AP Psych Unit 8

developmental psychology
a branch of psychology that studies physical, cognitive, and social change throughout the life span
the fertilized egg; it enters a 2 week period of rapid cell division and develops into an embryo
the developing human organism from about 2 weeks after fertilization through the second month
the developing human organism from 9 weeks after conception to birth
agents, such as chemicals and viruses, that can reach the embryo or fetus during prenatal development and cause harm
fetal alcohol syndrome
physical and cognitive abnormalities in children caused by pregnant woman’s heavy drinking. In severe cases, symptoms include noticeable facial misproportions
rooting reflex
a baby’s tendency, when touched on the cheek, to turn towards the touch, open the mouth, and search for the nipple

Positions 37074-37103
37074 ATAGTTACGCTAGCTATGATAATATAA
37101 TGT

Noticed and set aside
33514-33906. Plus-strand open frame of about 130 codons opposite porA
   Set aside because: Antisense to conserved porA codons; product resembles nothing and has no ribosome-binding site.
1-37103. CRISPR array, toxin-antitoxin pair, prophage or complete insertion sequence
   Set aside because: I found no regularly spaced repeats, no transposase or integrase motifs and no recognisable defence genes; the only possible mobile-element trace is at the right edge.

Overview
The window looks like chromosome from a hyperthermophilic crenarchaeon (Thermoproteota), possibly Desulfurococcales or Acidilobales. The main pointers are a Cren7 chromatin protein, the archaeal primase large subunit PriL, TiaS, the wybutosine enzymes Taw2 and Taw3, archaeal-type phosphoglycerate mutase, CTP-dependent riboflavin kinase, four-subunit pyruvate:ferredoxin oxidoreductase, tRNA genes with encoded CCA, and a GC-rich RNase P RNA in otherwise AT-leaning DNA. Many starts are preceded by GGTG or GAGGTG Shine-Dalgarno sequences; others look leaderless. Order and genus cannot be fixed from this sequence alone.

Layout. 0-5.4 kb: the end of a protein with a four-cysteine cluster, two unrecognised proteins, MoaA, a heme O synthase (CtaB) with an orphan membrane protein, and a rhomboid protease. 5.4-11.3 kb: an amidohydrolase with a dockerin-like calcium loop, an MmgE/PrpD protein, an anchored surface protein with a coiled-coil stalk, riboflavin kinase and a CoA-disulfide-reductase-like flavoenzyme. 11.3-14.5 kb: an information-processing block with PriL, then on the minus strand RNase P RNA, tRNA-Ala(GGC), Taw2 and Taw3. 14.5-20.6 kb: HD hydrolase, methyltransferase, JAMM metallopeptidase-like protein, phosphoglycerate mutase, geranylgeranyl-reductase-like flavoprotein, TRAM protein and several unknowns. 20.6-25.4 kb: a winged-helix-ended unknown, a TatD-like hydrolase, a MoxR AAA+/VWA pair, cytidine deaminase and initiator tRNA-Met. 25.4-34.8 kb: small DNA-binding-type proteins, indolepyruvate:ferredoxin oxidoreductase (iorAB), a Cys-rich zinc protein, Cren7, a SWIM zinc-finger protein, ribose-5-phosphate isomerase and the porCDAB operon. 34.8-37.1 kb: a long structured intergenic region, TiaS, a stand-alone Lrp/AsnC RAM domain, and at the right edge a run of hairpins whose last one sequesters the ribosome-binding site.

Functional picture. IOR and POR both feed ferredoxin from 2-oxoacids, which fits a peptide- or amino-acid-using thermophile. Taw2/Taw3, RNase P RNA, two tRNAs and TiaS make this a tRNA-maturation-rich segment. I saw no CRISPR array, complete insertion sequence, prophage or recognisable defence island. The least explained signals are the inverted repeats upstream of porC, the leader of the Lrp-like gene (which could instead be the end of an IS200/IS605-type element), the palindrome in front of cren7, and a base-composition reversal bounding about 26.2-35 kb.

as infants gain familiarity and repeated exposure to a visual stimulus, their interest wanes and they look away sooner
biological growth process that enable orderly changes in behavior, relatively uninfluenced by experience
a concept or framework that organizes and interprets information
interpreting one’s new experience in terms of one’s existing schemas
adapting one’s current understandings to incorporate new information
all the mental activities associated with thinking, knowing, remembering, and communicating
sensorimotor stage
in Piaget’s theory, the stage (from birth-2yrs) during which infants know the world mostly in terms of their sensory impressions and motor activities
-object permanece
-stranger anxiety
object permanence
the awareness that objects continue to exist even when not perceived
preoperational stage
in Piaget’s theory, the stage (from 2-6/7yrs) during which a child learns to use language but doesn’t comprehend the mental operations of concrete logic
-pretend play
-language development
the principle that properties such as mass, volume, and numbers remain the same despite changes in the forms of objects
in Piaget’s theory, the preoperational child’s difficulty taking another’s point of view